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03 Aug 2015 Partial Victory for Blagojevich: Seventh Circuit Concludes Criminal Statutes Do Not Prohibit “Logrolling”

In mid-July, the Seventh Circuit reversed five of former Illinois Governor Rod Blagojevich’s 18 felony convictions. The court’s ruling may not be of much help to Blagojevich – the court noted that his sentence remains below guidelines – but it does have significant implications for public officials who face federal prosecution for “logrolling,” or trading one public act for another.   In 2008, Blagojevich infamously sought to benefit from his power to appoint a successor to Barack Obama’s soon-to-be vacated Senate seat. The Seventh Circuit focused on the government’s claim that Blagojevich offered to appoint Obama advisor Valerie Jarrett to the Senate in return for, alternatively, a Cabinet appointment or help obtaining a private-sector job.   The court found a critical difference between these two…

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28 May 2015 RENEWED GOVERNMENT INTERFERENCE IN ATTORNEY FEE ARRANGEMENTS?

For decades, employees who were not in a position to be covered by Director’s & Officer’s insurance have relied upon employment agreements or the simple generosity of their employer to pay legal fees associated with government investigations and prosecutions. Moreover, in an age where the Department of Justice’s jurisdictional reach seems to be growing by the minute, companies facing long-lasting and wide-reaching government investigations many times rely upon one single law firm to represent multiple employees who may be interviewed by the government or serve as a grand jury witness. The benefits to the company are obvious and numerous – the company does not have to pay an additional set of lawyers to familiarize themselves with the facts of the investigation and it is able…

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05 May 2015 Extradition from Japan: The Gamble

It is no secret amongst criminal antitrust practitioners that the U.S. Department of Justice (DOJ) has had difficulty extraditing foreign nationals indicted for Sherman Act violations.  Indeed, the extradition process is complex and uncertain given the multitude of hurdles the DOJ faces when attempting to extradite a citizen of a sovereign country.   Japanese nationals are no exception. The reality is that Japanese law and extradition proceedings afford the Japanese government a huge amount of discretion as to whether or not to comply with an extradition request made by the United States government.  Interestingly, despite the nearly insurmountable challenges faced by the DOJ in extradition proceedings, a surprising number of Japanese executives and employees have acquiesced to the U.S. justice system, the result of which…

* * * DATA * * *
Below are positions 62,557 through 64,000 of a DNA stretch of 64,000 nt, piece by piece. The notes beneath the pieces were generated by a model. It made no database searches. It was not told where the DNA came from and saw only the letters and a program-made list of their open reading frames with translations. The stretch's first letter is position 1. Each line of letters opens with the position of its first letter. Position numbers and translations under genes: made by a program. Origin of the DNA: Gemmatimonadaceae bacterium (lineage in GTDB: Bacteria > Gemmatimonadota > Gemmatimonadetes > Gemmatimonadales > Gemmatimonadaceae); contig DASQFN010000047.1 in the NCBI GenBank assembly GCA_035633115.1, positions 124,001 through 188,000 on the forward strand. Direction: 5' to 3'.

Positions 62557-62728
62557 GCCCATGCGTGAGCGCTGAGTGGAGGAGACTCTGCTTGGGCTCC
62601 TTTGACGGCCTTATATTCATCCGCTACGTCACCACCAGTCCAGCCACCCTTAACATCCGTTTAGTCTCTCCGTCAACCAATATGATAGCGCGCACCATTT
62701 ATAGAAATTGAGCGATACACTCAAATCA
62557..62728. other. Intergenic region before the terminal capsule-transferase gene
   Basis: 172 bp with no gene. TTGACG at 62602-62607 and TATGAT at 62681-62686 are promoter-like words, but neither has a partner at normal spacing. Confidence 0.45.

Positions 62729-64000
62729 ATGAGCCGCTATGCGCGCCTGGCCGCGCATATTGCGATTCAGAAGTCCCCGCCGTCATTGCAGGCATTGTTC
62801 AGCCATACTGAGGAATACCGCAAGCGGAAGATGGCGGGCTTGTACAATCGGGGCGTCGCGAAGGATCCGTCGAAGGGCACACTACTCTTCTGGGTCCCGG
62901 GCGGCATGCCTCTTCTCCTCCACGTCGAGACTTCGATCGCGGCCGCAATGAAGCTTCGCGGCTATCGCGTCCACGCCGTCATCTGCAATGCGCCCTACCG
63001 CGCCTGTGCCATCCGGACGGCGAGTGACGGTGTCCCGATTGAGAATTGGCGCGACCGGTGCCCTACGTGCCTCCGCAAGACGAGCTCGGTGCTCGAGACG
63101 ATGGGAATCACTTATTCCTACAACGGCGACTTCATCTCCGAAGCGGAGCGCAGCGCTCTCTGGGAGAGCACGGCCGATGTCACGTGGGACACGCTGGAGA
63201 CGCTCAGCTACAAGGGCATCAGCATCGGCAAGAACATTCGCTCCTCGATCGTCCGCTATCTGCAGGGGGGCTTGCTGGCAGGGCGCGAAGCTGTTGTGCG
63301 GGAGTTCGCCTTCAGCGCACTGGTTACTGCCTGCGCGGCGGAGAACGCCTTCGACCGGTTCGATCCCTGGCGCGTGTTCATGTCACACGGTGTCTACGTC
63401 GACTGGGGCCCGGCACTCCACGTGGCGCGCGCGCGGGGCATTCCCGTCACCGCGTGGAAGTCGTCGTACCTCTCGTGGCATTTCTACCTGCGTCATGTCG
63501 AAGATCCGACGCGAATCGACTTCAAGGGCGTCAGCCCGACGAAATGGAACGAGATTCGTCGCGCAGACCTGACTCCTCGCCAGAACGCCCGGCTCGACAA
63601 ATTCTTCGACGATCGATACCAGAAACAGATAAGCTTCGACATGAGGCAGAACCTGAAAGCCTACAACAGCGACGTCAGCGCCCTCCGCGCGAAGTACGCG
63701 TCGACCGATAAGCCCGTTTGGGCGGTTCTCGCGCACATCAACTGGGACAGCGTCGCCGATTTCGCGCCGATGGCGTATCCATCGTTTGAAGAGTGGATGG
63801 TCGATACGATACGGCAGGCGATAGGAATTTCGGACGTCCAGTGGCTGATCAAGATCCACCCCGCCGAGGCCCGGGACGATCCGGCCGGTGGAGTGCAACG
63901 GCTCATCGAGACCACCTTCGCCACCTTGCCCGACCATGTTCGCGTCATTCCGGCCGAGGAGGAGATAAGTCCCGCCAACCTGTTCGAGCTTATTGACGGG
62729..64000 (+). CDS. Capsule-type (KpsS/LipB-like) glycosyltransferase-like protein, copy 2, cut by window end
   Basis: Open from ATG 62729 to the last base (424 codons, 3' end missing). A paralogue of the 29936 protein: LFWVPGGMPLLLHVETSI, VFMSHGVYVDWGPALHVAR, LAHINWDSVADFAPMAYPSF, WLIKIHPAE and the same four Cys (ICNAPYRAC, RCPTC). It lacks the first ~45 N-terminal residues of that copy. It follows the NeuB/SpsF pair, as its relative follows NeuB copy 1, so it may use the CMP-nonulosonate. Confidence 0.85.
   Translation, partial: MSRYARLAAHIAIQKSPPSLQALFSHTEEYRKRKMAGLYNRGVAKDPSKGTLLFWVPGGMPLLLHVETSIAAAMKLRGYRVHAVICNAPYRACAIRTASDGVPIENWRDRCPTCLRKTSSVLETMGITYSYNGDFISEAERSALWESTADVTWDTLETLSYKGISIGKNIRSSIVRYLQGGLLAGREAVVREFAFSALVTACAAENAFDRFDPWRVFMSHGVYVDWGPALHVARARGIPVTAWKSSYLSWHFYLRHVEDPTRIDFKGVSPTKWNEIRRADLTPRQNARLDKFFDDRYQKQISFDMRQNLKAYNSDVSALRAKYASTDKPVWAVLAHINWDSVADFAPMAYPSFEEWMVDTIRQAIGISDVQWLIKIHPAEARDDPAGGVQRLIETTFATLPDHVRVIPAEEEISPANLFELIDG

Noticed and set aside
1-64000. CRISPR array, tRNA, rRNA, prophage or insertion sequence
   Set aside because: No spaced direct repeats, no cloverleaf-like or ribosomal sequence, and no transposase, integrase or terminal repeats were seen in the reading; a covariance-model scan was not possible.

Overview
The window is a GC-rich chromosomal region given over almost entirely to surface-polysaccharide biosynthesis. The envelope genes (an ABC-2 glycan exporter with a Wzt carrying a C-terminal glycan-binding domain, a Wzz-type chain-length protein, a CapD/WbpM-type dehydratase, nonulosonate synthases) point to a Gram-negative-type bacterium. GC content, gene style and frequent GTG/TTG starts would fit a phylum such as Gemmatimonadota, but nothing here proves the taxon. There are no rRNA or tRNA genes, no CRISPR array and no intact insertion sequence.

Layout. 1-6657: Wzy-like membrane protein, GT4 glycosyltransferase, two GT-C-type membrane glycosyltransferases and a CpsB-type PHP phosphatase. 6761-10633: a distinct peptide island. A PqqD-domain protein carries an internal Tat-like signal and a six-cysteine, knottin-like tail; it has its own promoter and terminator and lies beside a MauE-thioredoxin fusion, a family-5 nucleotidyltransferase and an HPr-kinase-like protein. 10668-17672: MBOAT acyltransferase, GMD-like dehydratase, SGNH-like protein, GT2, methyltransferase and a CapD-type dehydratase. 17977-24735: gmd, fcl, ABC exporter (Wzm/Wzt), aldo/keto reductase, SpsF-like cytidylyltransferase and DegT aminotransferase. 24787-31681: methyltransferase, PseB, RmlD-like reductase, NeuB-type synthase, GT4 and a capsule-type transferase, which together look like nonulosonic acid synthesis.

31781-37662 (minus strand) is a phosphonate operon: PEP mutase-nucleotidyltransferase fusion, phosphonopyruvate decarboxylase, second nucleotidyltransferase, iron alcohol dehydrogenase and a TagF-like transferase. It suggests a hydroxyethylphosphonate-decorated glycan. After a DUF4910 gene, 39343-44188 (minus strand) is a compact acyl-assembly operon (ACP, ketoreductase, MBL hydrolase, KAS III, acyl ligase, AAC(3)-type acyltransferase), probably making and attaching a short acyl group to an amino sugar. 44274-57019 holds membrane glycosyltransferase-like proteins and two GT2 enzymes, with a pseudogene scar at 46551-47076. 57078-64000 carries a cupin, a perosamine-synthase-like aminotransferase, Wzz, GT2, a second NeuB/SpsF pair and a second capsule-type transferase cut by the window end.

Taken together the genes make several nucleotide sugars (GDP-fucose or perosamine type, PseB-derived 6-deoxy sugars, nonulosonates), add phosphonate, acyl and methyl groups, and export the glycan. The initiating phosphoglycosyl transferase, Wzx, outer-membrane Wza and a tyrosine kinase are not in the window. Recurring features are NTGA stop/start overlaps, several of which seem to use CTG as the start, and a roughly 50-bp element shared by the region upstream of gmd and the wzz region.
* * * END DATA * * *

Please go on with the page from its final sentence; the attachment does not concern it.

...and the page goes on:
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03 Mar 2015 SCOTUS Limits Definition of “Tangible Object” under Sarbanes-Oxley Act

The Supreme Court recently issued a decision in the case discussed in the December 2014 post “Prosecutorial Over-criminalization: Fishing for Guilty Pleas.” This case involved the conviction of Mr. Yates, a fisherman, who was found guilty of violating 18 U.S.C. §1519, the so-called “anti-shredding” provision of the Sarbanes-Oxley Act. A federal jury convicted Yates of destroying a tangible object with the intent to obstruct an investigation after he ordered his crew to discard some fish which fell short of the minimum legal size. The Eleventh Circuit upheld the ruling, finding that the phrase “tangible object” applied to fish.   The Supreme Court, in a 5-4 decision issued last week, overturned the Eleventh Circuit and ruled in favor of Mr. Yates. In its brief, the Government argued…

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22 Dec 2014 Still Waiting: House of Representatives Over-Criminalization Task Force Report

Over the past six months, we have been keeping a watchful eye on the U.S. House of Representatives Over-Criminalization Task Force and awaiting the results of their efforts. Since June 2013, the Task Force has held eight hearings to discuss a wide array of topics and to obtain expert testimony pertaining to the federal criminal code and the consequences of this country’s perpetually expanding federal criminal laws. The Task Force concluded its proceedings in early August 2014, but a report has not yet been issued. As we await the report, we anticipate some very interesting observations and recommendations from the Task Force – recommendations that may have a significant impact on the federal criminal landscape.   In its first session in June 2013, the Task…